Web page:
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Three takeaways from Mexico's victory over Jamaica

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Gary A. Vasquez-USA TODAY Sports

In front of a packed crowd in Pasadena, CA, Mexico defeated Jamaica 2-0 to advance to the quarterfinals. Goals from Chicharito in the 17th minute and Peralta in the 81st minute sealed the victory for Mexico and simultaneously eliminated Jamaica and Uruguay from the Copa.

While the score line is indicative of a one-sided affair, the reality is that Mexico was lucky to escape with three points. Osorio's insistence on tinkering with the line-up and formation caused sloppy play and imprecise passing, and it made Jamaica seem like the more dangerous side at times. Had it not been for some big interventions from Ochoa, Mexico would have been lucky to squeak out with a draw.

While the team benefited from being the more talented side and its individualities, this poor level of team play will need to increase when the team reaches the knockout stage where opposition will be stronger and teams will make you pay for senseless mistakes.

Here are my three takeaways from the match:

1) Formation and Line-up

This takeaway can actually be split into two, but for the sake of not sounding repetitive, I went ahead and combined them—they go hand in hand anyway. Osorio actually started out versus Jamaica with the same formation, 3-1-2-3-1, which he went with versus Uruguay. I know what you're thinking, "finally some consistency", but that's as far as his consistency went. He made adjustments to every line, including goalie, which is not something you typically see mid tournament unless there is an injury. The solid backline Mexico showed versus Uruguay was no more. He took Marquez out and put him at defensive midfielder which is a position that is more physically demanding at his age, so as time wore on, his level of play decreased. Osorio moved Moreno over to center back and put Yasser Corona in Moreno's position. Corona definitely didn't play like a top 5 anything. His marking was imprecise, his passing was sloppy, and had it not been for the ref missing it, he would have been called for a penalty.

A three-man backline requires help from the wingbacks because you're asking your center backs to cover the outer areas of the box and the flanks. While the three-man backline worked against Uruguay, Jamaica's wingers were able to use their speed and strength to get by Araujo and Corona various times.

Something that has been impressive about Osorio is his ability to recognize when something isn't working during a game and make the necessary adjustments. He saw that Jamaica's wingers were troubling our center backs, and after half-time, he switched the formation to a 4-3-3 by dropping Layun to right back and moving Moreno to left back. This change had immediate impact on the game, and Mexico was able to defend better against Jamaica's wing play. Eventually, stifling Jamaica's play on the flank led Mexico to their second goal. It's great that Osorio can make midgame adjustments, but if he played with a consistent lineup and formation, it would surely minimalize the team's inconsistencies and adjustments midgame.

2) Imprecise

Osorio's formation and lineup decisions became even more questionable with the team's imprecision. There may be a correlation between the inaccuracy and the players being in positions they are not used to. In all areas of the pitch, players were having trouble with their first touch, decision-making, and passing in general. Osorio likes his team playing from the back, and on multiple occasions, the center backs made poor decisions with the ball. This carelessness allowed Jamaica opportunities to counter and test Ochoa when it shouldn't have happened. It wasn't just the backline, midfielders and forwards alike were also inaccurate. In fact, both goals take place after initial imprecisions. On the first goal, Jimenez sends a cross that sails over the box to the other side of the field. Luckily, Tecatito was there to put the lob into Chicharito. On the second goal, Herrera doesn't properly control the ball on the pass from Lozano. Fortunately, Peralta was trailing the play, and when the ball bounces of Herrera's foot, he steps in and sends it past the Jamaican goalkeeper. Mexico will certainly need to improve their sloppy play as soon as the next game, because as the tournament progresses, the opposition becomes stronger.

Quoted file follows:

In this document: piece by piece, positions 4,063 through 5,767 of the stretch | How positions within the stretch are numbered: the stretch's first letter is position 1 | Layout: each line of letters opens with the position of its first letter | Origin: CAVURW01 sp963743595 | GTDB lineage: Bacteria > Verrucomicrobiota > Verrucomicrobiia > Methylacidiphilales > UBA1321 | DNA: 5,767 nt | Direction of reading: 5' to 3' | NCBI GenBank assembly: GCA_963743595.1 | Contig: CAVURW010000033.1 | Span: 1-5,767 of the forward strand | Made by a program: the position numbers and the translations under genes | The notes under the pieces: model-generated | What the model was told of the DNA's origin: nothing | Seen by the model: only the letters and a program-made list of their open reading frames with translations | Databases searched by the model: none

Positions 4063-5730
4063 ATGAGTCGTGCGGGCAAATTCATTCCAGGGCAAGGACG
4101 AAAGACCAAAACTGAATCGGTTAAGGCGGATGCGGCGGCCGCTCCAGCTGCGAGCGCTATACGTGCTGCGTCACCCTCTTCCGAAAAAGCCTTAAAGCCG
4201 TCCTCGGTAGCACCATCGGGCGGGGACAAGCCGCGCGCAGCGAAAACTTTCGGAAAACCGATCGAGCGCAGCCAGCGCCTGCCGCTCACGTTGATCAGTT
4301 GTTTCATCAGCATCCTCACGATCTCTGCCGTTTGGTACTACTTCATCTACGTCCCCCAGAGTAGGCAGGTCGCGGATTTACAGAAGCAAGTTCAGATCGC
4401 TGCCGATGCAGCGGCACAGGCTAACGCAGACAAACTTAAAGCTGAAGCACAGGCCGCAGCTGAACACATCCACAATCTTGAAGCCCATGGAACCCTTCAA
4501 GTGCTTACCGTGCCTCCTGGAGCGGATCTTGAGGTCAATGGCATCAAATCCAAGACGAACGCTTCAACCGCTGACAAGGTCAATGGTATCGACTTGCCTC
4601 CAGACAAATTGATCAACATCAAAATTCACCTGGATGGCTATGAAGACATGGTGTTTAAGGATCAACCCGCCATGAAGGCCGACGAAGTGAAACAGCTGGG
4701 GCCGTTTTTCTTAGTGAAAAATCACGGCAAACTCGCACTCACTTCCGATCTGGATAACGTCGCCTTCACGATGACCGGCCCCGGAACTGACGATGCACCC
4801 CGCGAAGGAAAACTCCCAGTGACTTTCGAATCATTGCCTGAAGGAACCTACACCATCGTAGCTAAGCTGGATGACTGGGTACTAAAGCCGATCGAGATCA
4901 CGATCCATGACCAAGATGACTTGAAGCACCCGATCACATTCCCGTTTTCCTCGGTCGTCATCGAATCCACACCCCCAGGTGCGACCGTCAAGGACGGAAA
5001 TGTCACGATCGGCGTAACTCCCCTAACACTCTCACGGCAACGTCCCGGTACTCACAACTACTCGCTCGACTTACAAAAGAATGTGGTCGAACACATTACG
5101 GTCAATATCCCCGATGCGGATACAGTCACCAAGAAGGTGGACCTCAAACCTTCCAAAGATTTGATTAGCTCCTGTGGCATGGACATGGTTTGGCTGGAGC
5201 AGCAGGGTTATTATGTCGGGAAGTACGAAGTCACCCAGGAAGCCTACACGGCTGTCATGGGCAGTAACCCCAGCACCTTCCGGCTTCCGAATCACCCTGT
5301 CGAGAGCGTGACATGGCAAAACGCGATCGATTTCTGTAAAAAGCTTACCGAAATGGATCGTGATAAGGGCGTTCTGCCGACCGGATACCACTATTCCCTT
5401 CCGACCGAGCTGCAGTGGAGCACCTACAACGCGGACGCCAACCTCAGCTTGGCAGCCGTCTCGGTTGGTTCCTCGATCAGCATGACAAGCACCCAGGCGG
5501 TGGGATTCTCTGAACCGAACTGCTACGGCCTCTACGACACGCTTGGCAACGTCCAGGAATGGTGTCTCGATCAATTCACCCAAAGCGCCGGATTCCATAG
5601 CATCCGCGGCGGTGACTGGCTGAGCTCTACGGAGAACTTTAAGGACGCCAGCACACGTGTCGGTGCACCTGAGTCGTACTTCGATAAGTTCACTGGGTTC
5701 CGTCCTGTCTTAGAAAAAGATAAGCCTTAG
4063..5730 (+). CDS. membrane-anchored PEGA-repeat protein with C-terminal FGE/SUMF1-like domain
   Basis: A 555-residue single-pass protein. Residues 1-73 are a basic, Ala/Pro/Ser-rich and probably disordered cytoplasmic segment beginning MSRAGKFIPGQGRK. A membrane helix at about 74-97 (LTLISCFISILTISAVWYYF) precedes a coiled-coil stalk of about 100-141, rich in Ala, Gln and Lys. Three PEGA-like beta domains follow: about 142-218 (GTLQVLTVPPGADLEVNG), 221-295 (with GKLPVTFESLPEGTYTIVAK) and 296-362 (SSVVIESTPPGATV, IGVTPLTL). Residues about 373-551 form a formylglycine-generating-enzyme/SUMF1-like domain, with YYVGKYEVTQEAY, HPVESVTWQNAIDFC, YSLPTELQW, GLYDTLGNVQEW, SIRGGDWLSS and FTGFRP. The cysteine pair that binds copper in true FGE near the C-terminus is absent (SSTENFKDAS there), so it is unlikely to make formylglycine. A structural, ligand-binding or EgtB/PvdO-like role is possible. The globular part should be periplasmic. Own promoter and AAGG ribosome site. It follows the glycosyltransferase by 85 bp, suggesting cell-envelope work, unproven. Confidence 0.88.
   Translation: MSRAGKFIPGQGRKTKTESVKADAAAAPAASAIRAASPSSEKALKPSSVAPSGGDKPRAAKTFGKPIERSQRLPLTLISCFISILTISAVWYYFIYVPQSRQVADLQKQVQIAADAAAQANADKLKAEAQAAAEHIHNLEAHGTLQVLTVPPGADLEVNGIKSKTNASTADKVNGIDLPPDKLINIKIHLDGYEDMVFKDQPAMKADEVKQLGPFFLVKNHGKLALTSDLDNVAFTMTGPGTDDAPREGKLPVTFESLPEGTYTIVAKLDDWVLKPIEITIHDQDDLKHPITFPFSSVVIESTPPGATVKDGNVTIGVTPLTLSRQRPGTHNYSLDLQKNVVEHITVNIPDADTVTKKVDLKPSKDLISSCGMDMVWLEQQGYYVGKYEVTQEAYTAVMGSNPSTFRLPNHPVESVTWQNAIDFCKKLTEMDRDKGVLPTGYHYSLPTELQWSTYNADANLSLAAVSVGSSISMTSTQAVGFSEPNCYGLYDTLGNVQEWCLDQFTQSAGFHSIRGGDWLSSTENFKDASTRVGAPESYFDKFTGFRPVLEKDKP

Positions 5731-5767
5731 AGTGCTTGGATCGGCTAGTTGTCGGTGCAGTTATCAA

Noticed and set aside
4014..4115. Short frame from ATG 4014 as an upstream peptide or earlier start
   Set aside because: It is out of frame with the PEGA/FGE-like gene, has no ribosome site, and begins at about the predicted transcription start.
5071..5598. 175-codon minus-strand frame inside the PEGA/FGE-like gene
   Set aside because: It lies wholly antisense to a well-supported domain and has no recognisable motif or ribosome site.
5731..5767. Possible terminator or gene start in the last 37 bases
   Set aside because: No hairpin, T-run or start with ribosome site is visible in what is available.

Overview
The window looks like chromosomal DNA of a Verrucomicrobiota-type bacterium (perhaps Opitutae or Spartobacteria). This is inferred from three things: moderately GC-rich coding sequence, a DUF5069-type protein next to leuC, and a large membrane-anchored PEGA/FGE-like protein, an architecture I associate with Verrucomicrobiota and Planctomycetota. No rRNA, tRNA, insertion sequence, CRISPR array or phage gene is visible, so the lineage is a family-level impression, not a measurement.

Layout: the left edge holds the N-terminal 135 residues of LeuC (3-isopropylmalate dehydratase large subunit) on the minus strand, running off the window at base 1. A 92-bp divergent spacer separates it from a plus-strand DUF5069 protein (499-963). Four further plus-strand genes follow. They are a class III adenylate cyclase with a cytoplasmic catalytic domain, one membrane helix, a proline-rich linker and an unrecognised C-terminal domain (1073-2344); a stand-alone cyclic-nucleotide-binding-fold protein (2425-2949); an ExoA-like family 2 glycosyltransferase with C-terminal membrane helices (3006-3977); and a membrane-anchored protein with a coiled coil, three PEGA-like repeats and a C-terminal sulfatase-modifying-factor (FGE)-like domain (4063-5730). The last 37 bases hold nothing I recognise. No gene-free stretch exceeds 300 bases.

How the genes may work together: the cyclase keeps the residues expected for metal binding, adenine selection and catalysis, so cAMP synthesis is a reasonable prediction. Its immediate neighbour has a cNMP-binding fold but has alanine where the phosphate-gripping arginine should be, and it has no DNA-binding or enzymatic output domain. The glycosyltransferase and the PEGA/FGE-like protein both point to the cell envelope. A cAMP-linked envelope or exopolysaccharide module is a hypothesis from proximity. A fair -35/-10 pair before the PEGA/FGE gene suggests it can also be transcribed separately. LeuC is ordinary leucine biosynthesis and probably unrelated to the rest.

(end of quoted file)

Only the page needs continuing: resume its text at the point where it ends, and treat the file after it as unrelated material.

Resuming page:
3) Substitutions

Once more, Osorio's ability to recognize areas that need improvement and make adjustments needs to be commended. All three of his subs were impact to the final result of the game. Tecatito and Chicharito were both having solid games. However, bringing in Lozano and Peralta brought a breath of fresh air to the team. Peralta's fresh legs are what starts the counter that led to the second goal. Peralta went and won ball on the wing, and then sent Lozano on the run and followed the play. When Herrera wasn't able to control the pass from Lozano, Peralta was there to knock in the goal finishing the play he started. When it seemed like Marquez was running out of gas at defensive midfielder, Osorio brought in Jesus Molina, a true defensive midfielder who was able to control the midfield allowing Marquez to drop into his natural role at center back.

Honorable Mention

Guillermo "Memo" Ochoa: San Memo as some of us call him, always steps up when called upon, and yesterday was no different. Had it not been for him, we could be talking about a different result. I don't know if Osorio will make another change at goalkeeper, but if he moves away from Ochoa as the starter, he is making a mistake. Talavera and Corona are both playing great, but neither of them plays with as much consistency and swagger as Ochoa.